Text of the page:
Lecture series celebrates Russian folklore



    The Russian people have a deep, rich heritage — a heritage that BYU is helping to preserve.

    Galina Sysoeva, a professor in the Voronezh Art Institute in Voronezh, Russia, gave a series of lectures last week on traditional Russian culture.

    “This sort of thing is a great benefit to students to learn about folklore from another country and people from another country because there’s only so much they can learn from a book or videos,” said Eric Eliason, BYU assistant professor of folklore.

    Sysoeva was invited by the English, German and Slavic Languages, History, and General Education and Honors Departments to give the lecture series. The series included lectures on traditional Russian folk costumes, traditional calendar rituals, genres of Russian musical folklore, the current state of Russian folk traditions and traditional Russian weddings.

    Sysoeva said she wants people to know about the rich history and traditional culture of Russia.

    Deirdre Paulsen, director of Writing Across the Curriculum and Writing Fellows, said her perceptions of Russia changed as she began learning about the country’s heritage.

    “I had always thought of Russia as being male dominated, but it’s a matriarchy. It’s the Babushkas (older women) who are the repository of traditional values and beliefs,” Paulsen said.

    Sysoeva also said giving the lecture series was a way for her to say thank you to BYU. BYU sponsored an expedition into Russia in 1995 in order to make a documentary on Russian folklore.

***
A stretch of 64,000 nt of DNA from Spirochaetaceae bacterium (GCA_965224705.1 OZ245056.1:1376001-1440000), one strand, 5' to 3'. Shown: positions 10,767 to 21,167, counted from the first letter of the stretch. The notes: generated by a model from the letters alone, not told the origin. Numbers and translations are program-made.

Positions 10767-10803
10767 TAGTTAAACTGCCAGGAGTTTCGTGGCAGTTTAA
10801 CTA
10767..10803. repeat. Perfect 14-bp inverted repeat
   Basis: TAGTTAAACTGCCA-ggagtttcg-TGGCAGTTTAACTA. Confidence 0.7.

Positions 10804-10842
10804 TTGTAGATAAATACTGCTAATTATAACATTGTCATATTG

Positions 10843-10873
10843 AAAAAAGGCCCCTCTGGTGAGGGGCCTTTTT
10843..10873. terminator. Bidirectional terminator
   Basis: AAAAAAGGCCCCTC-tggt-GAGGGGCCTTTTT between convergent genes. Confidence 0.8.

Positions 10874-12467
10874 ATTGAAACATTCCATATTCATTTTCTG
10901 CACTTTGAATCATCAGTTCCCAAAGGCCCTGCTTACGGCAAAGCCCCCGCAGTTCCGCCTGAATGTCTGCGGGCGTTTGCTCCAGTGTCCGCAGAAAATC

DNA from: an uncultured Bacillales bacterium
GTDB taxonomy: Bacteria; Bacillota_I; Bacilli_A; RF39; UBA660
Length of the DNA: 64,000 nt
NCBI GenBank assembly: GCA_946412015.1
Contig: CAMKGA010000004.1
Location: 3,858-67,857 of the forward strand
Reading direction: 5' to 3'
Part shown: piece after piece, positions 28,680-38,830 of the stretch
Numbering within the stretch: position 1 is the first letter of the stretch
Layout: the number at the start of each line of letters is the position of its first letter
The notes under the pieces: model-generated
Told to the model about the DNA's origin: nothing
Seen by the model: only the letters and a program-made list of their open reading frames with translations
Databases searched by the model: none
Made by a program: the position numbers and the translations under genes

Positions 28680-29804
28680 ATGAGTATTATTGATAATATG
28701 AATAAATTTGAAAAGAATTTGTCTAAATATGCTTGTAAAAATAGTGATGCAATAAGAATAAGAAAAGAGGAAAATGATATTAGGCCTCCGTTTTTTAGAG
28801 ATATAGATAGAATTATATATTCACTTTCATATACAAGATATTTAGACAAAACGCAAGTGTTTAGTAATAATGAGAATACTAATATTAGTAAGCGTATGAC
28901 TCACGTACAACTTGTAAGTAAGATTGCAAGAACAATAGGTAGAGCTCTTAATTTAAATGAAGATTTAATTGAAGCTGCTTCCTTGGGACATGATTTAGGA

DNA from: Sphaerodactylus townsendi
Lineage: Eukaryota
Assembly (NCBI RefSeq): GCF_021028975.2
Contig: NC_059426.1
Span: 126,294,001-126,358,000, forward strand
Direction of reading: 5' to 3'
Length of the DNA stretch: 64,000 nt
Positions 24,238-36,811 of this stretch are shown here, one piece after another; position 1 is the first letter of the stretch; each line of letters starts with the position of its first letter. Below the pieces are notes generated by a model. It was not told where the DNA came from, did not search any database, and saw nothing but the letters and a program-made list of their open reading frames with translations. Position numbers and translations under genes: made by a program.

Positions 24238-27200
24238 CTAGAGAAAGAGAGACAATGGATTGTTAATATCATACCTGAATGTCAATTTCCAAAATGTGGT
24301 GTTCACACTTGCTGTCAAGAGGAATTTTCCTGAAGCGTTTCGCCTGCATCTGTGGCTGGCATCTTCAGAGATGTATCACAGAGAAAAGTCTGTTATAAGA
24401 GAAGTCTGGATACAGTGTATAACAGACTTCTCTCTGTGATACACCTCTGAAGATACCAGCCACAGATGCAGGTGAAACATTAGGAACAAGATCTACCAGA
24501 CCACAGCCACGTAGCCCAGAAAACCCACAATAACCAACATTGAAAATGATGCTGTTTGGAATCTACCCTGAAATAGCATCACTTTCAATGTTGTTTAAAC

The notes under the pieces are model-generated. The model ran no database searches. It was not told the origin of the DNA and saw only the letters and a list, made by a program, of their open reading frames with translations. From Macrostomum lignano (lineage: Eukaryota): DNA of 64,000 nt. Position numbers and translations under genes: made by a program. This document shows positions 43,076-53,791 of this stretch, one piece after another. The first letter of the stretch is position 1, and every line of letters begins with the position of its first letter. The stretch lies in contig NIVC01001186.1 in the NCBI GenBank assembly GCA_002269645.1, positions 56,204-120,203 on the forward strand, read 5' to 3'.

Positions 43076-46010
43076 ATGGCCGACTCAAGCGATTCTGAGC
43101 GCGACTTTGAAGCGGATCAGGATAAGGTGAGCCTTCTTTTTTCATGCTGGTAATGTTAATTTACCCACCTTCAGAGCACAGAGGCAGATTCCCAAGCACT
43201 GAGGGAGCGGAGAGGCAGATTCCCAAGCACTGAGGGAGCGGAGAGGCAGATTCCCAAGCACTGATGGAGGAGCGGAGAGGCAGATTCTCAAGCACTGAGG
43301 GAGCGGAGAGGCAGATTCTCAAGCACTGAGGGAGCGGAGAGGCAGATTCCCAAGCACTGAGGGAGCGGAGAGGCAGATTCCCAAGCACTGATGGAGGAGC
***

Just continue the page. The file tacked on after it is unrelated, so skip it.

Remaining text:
The documentary, called “Russia: Hidden Memories,” won seven national awards in 1996 including the Catholic Gabriel award, given to media which uplifts humanity, and the Rocky Mountain Emmy.

    “Some political leaders in Russia are worried that Mormon missionaries in Russia are a threat to traditional Russian culture, but the fact is, Mormon institutions, particularly BYU, have been active in helping to preserve traditional Russian culture and expose that culture to a wider Mormon audience. This lecture series and the video ‘Russia: Hidden Memory’ is an example of that,” Eliason said.

    To make the documentary, BYU had to venture into remote Russian villages to film. To make arrangements for BYU to do this, Sysoeva had to rent a car because she did not own one herself.

    Paulsen said Sysoeva willingly sold her mother’s gold earrings so she could afford to rent the needed car. This sacrifice was especially significant because the earrings were the last of her mother’s possessions that Sysoeva owned.

    Sysoeva also brought a group of her students from Russia last summer to perform at the Springville Folklore Festival. Her students sang old traditional Russian songs.

    In order to learn these songs, Sysoeva said she and her students had to walk to villages to search out the few people remaining who remembered them.

    Sysoeva made a CD of her students singing these traditional songs. The CD’s title, “Volya,” means freedom in English.

    The CD and video, “Russia: Hidden Legends,” will be on sale in the BYU Bookstore soon.

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